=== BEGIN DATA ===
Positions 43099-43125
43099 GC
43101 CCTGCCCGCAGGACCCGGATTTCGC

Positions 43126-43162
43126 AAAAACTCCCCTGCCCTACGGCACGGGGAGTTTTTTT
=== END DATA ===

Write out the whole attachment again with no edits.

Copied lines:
Positions 43099-43125
43099 GC
43101 CCTGCCCGCAGGACCCGGATTTCGC

Positions 43126-43162
43126 AAAAACTCCCCTGCCCTACGGCACGGGGAGTTTTTTT